• K Lars Lohn: Things Gateway - a Virtual Weather Station
    Today, I'm going to talk about creating a Virtual Weather Station using the Things Gateway from Mozilla and a developer account from Weather Underground. The two combined enable home automation control from weather events like temperature, wind, and precipitation.
  • Taskgraph Like a Pro
    Have you ever needed to inspect the taskgraph locally? Did you have a bad time? Learn how to inspect the taskgraph like a PRO. For the impatient skip to the installation instructions below.
  • Firefox 65 Beta 6 Testday, December 21th
    We are happy to let you know that Friday, December 21th, we are organizing Firefox 65 Beta 6 Testday. We’ll be focusing our testing on: and changes and UpdateDirectory. Check out the detailed instructions via this etherpad.

Fedora Developers Are Trying To Figure Out The Best Linux I/O Scheduler, Fedora 29 Review and Fedora Program Management

ARM's Work in Linux (Kernel)

  • Energy Model Management Framework Queued For Linux 4.21
    A new framework queued for introduction with the Linux 4.21 kernel is the ARM-developed Energy Model Management Framework. With different hardware and drivers exposing the processor/system energy consumption in different manners, the Energy Model Management Framework tries to provide a standardized way of accessing the power values for each performance domain in a system. This can help kernel drivers/schedulers and other code that could make smarter decisions based upon current energy use be able to do so via this standardized framework for acquiring the power information on capable systems.
  • ARM's AArch64 Adding Pointer Authentication Support To The Linux 4.21 Kernel
    The 64-bit ARM architecture code (a.k.a ARM64 / AArch64) with the Linux 4.21 kernel is seeing pointer authentication added as a new security feature. Pointer authentication can be supported by ARMv8.3 hardware and newer to allow for signing and authenticating of pointers against secret keys. The purpose of this pointer authentication is to mitigate ROP attacks and other potential buffer-overrun-style attacks. This ARM64_PTR_AUTH functionality will enable pointer authentication for all user-space processes and the presence of supported hardware is determined at run-time. ARM developers have been working on the plumbing for this Linux kernel support for it the past year.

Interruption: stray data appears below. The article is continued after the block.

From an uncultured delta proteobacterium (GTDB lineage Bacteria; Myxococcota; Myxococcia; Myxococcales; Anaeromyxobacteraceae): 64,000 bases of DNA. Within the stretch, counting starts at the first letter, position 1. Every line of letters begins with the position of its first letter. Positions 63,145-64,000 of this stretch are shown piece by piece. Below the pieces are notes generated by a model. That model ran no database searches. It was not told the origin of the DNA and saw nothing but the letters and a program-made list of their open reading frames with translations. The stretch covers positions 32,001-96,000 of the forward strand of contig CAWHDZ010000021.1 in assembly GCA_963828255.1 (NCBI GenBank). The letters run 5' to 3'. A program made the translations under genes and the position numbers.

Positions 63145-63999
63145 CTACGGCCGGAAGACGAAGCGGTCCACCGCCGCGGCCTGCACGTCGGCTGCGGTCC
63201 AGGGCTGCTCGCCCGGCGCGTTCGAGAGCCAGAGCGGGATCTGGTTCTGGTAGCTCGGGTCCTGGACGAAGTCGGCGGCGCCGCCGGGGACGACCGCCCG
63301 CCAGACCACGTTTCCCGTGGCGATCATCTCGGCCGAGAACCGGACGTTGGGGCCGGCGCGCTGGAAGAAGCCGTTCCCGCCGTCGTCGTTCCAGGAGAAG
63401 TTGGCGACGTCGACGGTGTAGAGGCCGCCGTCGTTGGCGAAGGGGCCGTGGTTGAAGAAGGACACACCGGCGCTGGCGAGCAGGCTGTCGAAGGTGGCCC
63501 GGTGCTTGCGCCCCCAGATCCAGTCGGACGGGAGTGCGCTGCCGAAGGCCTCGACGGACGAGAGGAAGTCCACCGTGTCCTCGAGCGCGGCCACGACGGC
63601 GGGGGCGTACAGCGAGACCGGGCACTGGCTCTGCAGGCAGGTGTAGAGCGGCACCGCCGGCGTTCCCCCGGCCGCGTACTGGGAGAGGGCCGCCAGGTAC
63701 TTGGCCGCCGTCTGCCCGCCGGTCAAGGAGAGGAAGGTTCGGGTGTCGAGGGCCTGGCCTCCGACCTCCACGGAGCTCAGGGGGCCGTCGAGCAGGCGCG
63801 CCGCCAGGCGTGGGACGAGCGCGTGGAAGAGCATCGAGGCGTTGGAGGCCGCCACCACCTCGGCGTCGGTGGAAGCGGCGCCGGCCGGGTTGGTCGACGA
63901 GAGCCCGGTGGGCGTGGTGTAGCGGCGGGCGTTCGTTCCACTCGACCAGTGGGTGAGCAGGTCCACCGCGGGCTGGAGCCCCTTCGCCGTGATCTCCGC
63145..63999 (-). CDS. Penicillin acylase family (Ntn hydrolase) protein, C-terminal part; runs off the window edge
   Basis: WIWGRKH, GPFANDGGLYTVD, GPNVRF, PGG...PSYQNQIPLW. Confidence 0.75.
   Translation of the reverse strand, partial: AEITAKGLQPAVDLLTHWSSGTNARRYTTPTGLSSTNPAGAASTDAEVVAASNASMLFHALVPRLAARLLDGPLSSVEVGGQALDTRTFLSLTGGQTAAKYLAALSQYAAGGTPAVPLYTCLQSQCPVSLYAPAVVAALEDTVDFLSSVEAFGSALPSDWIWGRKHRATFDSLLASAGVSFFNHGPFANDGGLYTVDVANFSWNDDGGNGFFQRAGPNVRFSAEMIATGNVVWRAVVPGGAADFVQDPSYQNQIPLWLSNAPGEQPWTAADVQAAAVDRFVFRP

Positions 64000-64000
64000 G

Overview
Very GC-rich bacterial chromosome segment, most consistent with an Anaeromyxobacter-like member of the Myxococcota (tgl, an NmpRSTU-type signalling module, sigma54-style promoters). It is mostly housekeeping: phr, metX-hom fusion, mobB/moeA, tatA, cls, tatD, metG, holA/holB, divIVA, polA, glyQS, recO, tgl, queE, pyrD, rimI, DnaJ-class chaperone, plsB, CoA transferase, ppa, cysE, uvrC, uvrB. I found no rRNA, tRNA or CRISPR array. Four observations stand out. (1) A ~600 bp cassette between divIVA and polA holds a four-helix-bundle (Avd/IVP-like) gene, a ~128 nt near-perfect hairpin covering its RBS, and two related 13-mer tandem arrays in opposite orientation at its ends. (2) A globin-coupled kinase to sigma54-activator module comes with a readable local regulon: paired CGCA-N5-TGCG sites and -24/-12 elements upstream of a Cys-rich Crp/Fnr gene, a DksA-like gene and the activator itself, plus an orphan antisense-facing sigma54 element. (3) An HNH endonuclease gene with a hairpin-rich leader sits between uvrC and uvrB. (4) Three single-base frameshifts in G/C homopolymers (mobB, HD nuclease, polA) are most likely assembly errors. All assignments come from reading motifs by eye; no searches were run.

The OSD and user freedom

The relationship between open source and free software is fraught with people arguing about meanings and value. In spite of all the things we’ve built up around open source and free software, they reduce down to both being about software freedom. Open source is about software freedom. It has been the case since “open source” was created. In 1986 the Four Freedoms of Free Software (4Fs) were written. In 1998 Netscape set its source code free. Later that year a group of people got together and Christine Peterson suggested that, to avoid ambiguity, there was a “need for a better name” than free software. She suggested open source after open source intelligence. The name stuck and 20 years later we argue about whether software freedom matters to open source, because too many global users of the term have forgotten (or never knew) that some people just wanted another way to say software that ensures the 4Fs. Once there was a term, the term needed a formal definition: how to we describe what open source is? That’s where the Open Source Definition (OSD) comes in. The OSD is a set of ten points that describe what an open source license looks like. The OSD came from the Debian Free Software Guidelines. The DFSG themselves were created to “determine if a work is free” and ought to be considered a way of describing the 4Fs. Read more